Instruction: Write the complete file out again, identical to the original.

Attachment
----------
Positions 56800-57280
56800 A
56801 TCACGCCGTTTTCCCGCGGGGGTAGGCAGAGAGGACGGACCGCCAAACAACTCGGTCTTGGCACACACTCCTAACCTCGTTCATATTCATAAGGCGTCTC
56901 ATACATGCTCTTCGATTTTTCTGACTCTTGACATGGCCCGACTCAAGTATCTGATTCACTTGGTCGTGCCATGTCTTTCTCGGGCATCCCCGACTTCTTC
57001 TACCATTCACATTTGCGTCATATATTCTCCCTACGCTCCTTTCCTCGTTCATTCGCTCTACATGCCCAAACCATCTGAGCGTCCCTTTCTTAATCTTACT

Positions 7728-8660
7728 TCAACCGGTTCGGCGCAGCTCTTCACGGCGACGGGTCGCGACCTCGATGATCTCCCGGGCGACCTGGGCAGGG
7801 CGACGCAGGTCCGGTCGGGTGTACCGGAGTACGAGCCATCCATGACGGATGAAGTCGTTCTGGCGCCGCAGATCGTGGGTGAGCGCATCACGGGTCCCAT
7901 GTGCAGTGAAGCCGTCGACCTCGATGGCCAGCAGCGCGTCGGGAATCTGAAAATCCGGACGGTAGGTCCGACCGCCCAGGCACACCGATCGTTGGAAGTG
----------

Positions 56800-57280
56800 A
56801 TCACGCCGTTTTCCCGCGGGGGTAGGCAGAGAGGACGGACCGCCAAACAACTCGGTCTTGGCACACACTCCTAACCTCGTTCATATTCATAAGGCGTCTC
56901 ATACATGCTCTTCGATTTTTCTGACTCTTGACATGGCCCGACTCAAGTATCTGATTCACTTGGTCGTGCCATGTCTTTCTCGGGCATCCCCGACTTCTTC
57001 TACCATTCACATTTGCGTCATATATTCTCCCTACGCTCCTTTCCTCGTTCATTCGCTCTACATGCCCAAACCATCTGAGCGTCCCTTTCTTAATCTTACT

Positions 7728-8660
7728 TCAACCGGTTCGGCGCAGCTCTTCACGGCGACGGGTCGCGACCTCGATGATCTCCCGGGCGACCTGGGCAGGG
7801 CGACGCAGGTCCGGTCGGGTGTACCGGAGTACGAGCCATCCATGACGGATGAAGTCGTTCTGGCGCCGCAGATCGTGGGTGAGCGCATCACGGGTCCCAT
7901 GTGCAGTGAAGCCGTCGACCTCGATGGCCAGCAGCGCGTCGGGAATCTGAAAATCCGGACGGTAGGTCCGACCGCCCAGGCACACCGATCGTTGGAAGTG